As I have noted in the past, presidential elections rarely come down to policy positions or qualifications; rather, it is the “likability” of a candidate the almost always determines their campaign’s outcome. This means that some candidates that look incredibly strong and qualified on paper — such as Elizabeth Warren — will have limited success in a general election, unfair though that might be. (Her tepid response to her bloodline controversy and her cringeworthy and futile attempts at seeming folksy are good examples of this.) At first blush Biden seems likable, until you realize that he never polled over 50% before he was attached at the hip to Obama, and has since sunk back under that meridian.
At this point, all signs point to Harris being the most “likable” of all the candidates. She appears strong, she’s friendly and outgoing to whoever her audience is at any given moment without seeming disingenuous, and — possibly most importantly — other than the too-inexperienced-to-win Buttigieg, she is the only candidate who communicates in stories rather than spreadsheets. Simply put, people just like her more the more they get to know her — as the polling after the first debate showed clearly.
Harris also represents a return to stability. At least so far, she doesn’t rise to take bait, her message is more one of national unity than partisan rancor, and, regardless of how she feels in her heart, her message is always wrapped in a spirit that welcomes those who disagree with her, even those on the right. More than any of the other candidates, Harris has obviously spent time pondering the question, “what was it that made Obama so popular with mainstream voters?” In another time, we would have called all of these traits presidential; with any luck, in two years time we might do so once again.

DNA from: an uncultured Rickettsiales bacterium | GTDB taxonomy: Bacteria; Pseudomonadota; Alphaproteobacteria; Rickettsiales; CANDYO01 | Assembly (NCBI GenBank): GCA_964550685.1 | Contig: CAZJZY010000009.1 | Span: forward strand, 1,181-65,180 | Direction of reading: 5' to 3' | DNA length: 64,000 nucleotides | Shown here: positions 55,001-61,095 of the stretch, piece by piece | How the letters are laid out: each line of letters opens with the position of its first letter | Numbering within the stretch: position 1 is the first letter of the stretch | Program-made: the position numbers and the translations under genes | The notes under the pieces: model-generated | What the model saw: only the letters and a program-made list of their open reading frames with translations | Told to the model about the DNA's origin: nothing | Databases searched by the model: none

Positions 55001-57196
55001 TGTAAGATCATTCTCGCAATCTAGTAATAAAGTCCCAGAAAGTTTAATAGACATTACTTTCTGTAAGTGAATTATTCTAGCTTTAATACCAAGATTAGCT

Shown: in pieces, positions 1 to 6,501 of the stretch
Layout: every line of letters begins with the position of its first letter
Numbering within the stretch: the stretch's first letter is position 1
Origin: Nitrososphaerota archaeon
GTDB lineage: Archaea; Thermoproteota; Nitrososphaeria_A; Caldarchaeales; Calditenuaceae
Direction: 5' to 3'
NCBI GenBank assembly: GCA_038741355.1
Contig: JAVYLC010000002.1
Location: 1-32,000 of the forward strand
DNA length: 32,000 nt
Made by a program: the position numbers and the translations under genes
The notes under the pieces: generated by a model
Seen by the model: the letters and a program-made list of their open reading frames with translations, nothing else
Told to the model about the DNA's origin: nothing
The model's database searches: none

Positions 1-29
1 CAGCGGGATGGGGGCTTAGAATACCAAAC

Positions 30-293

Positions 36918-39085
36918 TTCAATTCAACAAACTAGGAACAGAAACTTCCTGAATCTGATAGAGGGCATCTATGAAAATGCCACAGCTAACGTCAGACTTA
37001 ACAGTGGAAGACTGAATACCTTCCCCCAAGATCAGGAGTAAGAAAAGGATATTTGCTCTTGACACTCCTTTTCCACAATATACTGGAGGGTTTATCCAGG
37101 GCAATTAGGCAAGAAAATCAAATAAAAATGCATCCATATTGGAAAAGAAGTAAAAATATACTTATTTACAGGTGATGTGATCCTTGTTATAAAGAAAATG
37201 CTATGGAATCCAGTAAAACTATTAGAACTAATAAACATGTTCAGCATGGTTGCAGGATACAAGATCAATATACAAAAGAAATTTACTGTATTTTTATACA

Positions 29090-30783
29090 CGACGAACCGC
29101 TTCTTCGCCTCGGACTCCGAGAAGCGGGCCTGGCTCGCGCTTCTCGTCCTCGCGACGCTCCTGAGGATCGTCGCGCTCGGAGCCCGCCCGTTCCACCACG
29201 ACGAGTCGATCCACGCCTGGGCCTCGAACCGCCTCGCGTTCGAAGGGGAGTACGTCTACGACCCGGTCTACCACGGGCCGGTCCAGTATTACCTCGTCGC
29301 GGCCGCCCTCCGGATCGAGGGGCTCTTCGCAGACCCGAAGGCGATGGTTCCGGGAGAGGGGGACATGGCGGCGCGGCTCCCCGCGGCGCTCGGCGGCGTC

Finally, Harris carries with her an opportunity that no other Democratic candidate brings: the possibility of beating back the white-nationalist/alt-right wing of the Republican Party back into whatever dark mother’s basement they came from.
Having spent more than a little time with that particular crowd, I can tell you that much of what drives them to be part of the mainstream political process is a combination of the cult of personality and the aura of invincibility that Trump provides them. But that particular set of motivations is a double-edged sword. The white nationalist/alt-right set have a habit of both turning on and quickly discarding their own leaders whenever those leaders catch even a whiff of weakness. In these movements, you can be proven to be a liar, grifter, or monster and it will in no way adversely effect your status. But if you are ever shown to be a “cuck,” every single person in the movement will treat you like a shark treats chum.
Trump being beaten by an Indian-American woman who was raised in a black community would be more than a lost election for these groups – especially if that same woman casually and matter-of-factly calls Trump a “coward.” Trump’s defeat by Harris would be an existential blow, one that would be utterly demoralizing. So much so, I believe, that more mainstream Republican leaders would finally be able to grow the stones required to tell them to get the Hell out of their party.
Simply put: the influence the white nationalist/alt-right wing has on the GOP today can survive Trump being beaten by Biden or Bernie. It cannot survive Trump being beat by Harris.
It probably goes without saying that I will absolutely vote for whoever comes out of this motley pack of semi-statesmen, pretenders, and nutjobs. But I’m going all in. I don’t want to just win back the White House, I want to win back the country.
That’s why I will be voting for Kamala Harris.